Dichotomy, Atheism And The Transition Point

Dichotomy, Atheism And The Transition Point

The following analogy is independent from the subjective human preference for light over darkness. 

Complete darkness is the absence of light.    Light is not the absence of darkness.  
Real atheism is the absence of any faith.  Faith is not the absence of atheism.    

Day and night, light and darkness are dichotomies.   
Faith or the absence of faith, delusion or the freedom from delusion are dichotomies.  

But they are not really dichotomies, because there is a transition phase between them.  
There is twilight, it is either dusk or dawn.  
There is often either a phase of doubts or of the replacement of the content of the faith.   The shift is gradual from the most obvious irrationality like a personal god to more vague irrationality like spirituality, woo-woo, new age beliefs.   

Simple lamps function by the dichotomy, that they can only be either turned on or of. 
Using the lamp requires a dichotomy of a decision, when to consider it as night and turn the light on and when to consider it as day and turn the lamp off.  
The conscious self-labeling functions by the dichotomy of either defining oneself as an atheist or as a believer of something.   In situations, when behavior is either determined by faith or by the absence thereof without any neutral third option, the choice of this behavior depends upon the self-label.    

The transition point is sometimes fuzzy.  
Individuals have different subjective perceptions for brightness, and people linger sometimes before acting, so that they do not turn the light on or off at the same time during dusk or dawn.   
The perception, when rational doubts are as strong as the irrational needs and attractions of faith, is very subjective.   Individuals are under very different external influences, and people linger sometimes before acting.   The trigger for the transition to become an atheist is different for every individual.  
For someone sitting in a room without windows, where the lamps are operated by another person, day and night are truly dichotomous.   That person inside is ignorant of the amount of light outside.   
For a person ignorant of what goes on inside another person's head, this person's belief system is dichotomous according to his self-labeling.   The person either declares to be an atheist or not, but how much or little he really believes is hidden.   

Here ends the simple analogy.

There are many transitions, when proactive behavior, expectations for behavior, expectations towards others and legal rights change in a dichotomous way.    When the transition point is vague and invisible and not clearly defined, this can sometimes cause confusion.    This problem is solved by externally defining and fixing the transition point by a transition ritual.    

Most transition rituals are connected with growing up.   There are initiation rites in tribal groups. religious ceremonies to become a full member of a religious congregation, the reaching of legal age, ceremonies when getting a degree and many more.   

Fixing the transition point by a transition ritual has some psychological consequences. 
1. It defines the subsequent appropriate social role for the individual.  This ends confusion and cognitive dissonance between own inclinations and the role before the transition.
2.  It helps others to know, how to perceive and treat the person.
3.  It hides the information, how much or how little the person really fits the requirements of the new role.    
A transition ritual is helpful also for the transition from faith to atheism.    In Germany, every member of the two major religions is automatically paying church tax along with income tax, until the person formally declares the end of the membership.   Appearing personally in the town hall for this act serves as a transition ritual.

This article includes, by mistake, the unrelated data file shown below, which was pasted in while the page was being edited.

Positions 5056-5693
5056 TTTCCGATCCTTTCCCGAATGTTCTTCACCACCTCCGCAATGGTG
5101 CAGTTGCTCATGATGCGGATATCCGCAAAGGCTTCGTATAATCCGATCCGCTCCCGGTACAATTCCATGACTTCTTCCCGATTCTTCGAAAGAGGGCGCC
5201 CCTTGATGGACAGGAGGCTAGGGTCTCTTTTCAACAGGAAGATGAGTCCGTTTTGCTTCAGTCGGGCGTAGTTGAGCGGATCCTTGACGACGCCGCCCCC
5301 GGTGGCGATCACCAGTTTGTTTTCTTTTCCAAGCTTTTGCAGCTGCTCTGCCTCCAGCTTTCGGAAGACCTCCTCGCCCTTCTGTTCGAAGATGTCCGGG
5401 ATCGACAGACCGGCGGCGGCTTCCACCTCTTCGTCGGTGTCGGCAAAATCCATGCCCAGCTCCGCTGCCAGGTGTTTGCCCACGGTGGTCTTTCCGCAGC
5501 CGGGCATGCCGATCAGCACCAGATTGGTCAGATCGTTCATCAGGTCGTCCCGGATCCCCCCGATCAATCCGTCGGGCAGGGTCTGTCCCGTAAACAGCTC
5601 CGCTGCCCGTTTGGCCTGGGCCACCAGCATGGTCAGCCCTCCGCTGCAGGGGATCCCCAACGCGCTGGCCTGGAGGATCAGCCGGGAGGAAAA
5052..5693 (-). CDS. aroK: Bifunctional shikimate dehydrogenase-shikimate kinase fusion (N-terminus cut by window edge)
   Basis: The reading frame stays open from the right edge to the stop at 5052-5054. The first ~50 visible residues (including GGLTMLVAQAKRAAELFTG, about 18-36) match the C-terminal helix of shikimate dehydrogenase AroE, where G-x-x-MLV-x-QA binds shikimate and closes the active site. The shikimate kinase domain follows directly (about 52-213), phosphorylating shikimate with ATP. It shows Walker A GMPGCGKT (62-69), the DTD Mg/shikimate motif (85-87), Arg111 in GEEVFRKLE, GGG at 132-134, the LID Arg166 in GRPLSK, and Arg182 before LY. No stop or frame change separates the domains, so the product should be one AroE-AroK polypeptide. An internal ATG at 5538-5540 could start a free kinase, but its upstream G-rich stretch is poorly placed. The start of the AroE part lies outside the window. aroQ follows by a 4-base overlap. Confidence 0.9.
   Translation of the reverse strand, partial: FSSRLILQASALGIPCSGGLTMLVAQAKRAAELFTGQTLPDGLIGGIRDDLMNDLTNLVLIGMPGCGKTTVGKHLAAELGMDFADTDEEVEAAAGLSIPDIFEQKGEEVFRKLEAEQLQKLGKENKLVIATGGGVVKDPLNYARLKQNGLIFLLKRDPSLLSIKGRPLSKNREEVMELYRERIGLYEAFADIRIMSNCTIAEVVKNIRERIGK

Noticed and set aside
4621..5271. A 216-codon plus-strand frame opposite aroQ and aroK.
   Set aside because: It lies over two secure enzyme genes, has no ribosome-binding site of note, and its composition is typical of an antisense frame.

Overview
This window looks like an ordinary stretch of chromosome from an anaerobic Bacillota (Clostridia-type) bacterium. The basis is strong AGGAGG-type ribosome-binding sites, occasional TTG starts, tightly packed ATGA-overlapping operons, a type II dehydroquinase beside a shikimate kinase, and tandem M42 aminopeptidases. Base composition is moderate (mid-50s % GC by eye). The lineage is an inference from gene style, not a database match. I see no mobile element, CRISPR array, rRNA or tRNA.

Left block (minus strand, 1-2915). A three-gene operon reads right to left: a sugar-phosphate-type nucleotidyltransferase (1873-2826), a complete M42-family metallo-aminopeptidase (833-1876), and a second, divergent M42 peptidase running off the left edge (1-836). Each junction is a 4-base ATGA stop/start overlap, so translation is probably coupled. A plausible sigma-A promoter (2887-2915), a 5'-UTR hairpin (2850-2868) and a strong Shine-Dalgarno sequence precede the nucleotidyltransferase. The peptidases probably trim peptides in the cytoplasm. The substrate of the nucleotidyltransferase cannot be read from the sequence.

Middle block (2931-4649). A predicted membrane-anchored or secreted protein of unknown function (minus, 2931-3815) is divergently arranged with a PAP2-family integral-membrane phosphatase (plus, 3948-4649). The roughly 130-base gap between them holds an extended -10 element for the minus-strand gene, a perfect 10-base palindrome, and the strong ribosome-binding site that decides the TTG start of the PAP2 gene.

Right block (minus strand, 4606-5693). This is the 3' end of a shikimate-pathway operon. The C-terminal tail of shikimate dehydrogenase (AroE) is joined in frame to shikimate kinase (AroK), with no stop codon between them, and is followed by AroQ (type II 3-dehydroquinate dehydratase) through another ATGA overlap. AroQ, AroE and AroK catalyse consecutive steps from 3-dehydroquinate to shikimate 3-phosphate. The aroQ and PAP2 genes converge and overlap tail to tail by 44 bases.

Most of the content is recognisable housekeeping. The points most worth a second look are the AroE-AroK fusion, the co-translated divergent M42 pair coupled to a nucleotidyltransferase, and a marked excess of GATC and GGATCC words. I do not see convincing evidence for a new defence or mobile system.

In other countries, people can decide from one moment to the next to never make use of any religious service anymore, and declare themselves to be atheists at any moment.   But as this is only in their mind, instead of experiencing one clear transition point, they easily continue oscillating between self-labeling themselves as atheists and relapsing to temporary faith.  
While real atheism means the complete absence of any faith, the transition point, from where people dichotomously self-label themselves as atheists, is not yet the point, where real atheism has been reached, it is only the point of the predominance of the doubts over faith.    Self-labeled atheists can be either void of any faith or their atheism is only skin-deep, while they are rationally fighting against their wish or need for a faith.      Some of the skin-deep atheists will never really get void of all substitute beliefs, others are still on the way of overcoming all of their previous faith.    


This text is a copy from my ERCP-blog

Views: 75

Tags: atheism, ritual, transition

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Comment by Tenken on November 1, 2011 at 9:32am

@John

I define belief the way you define faith, as an acceptance of ideas without proof. I define faith as trust, or expectation, placed in those ideas...

This is something that annoys me.  To have faith in something does require trust, but we already have a word for that: trust.  What we need is a word for belief without or despite evidence.  You have claimed this is your definition of belief, which then leaves the reader wondering what you have now defined as the traditional meaning of belief.  What do you call a belief based on evidence?

Comment by Maruli Marulaki on November 1, 2011 at 8:52am

John:

I have to recommend a bit more brevity in your writing. Lots of compound sentences make it tough to keep track of the beginnings of each line, and thus the points being made.

Thanks for this feedback.   Writing in a foreign language makes it difficult to be aware of this.

 

Tenken:  You made me aware, that I should make a difference between atheism and apistia.   So far, I used both as synonyma.   

 

Comment by John Camilli on November 1, 2011 at 2:47am

Ok, I suppose that'a good enough reason to censor comments. Still don't like it :-).

 

Anyway, your clarification made sense to me. I have to admit, I didn't get that impression from what I read. I tried to stay focused on what you were saying as I was reading it, but for the sake of you being able to better communicate your ideas, I have to recommend a bit more brevity in your writing. Lots of compound sentences make it tough to keep track of the beginnings of each line, and thus the points being made. But now I get what you meant, and I essentially agree.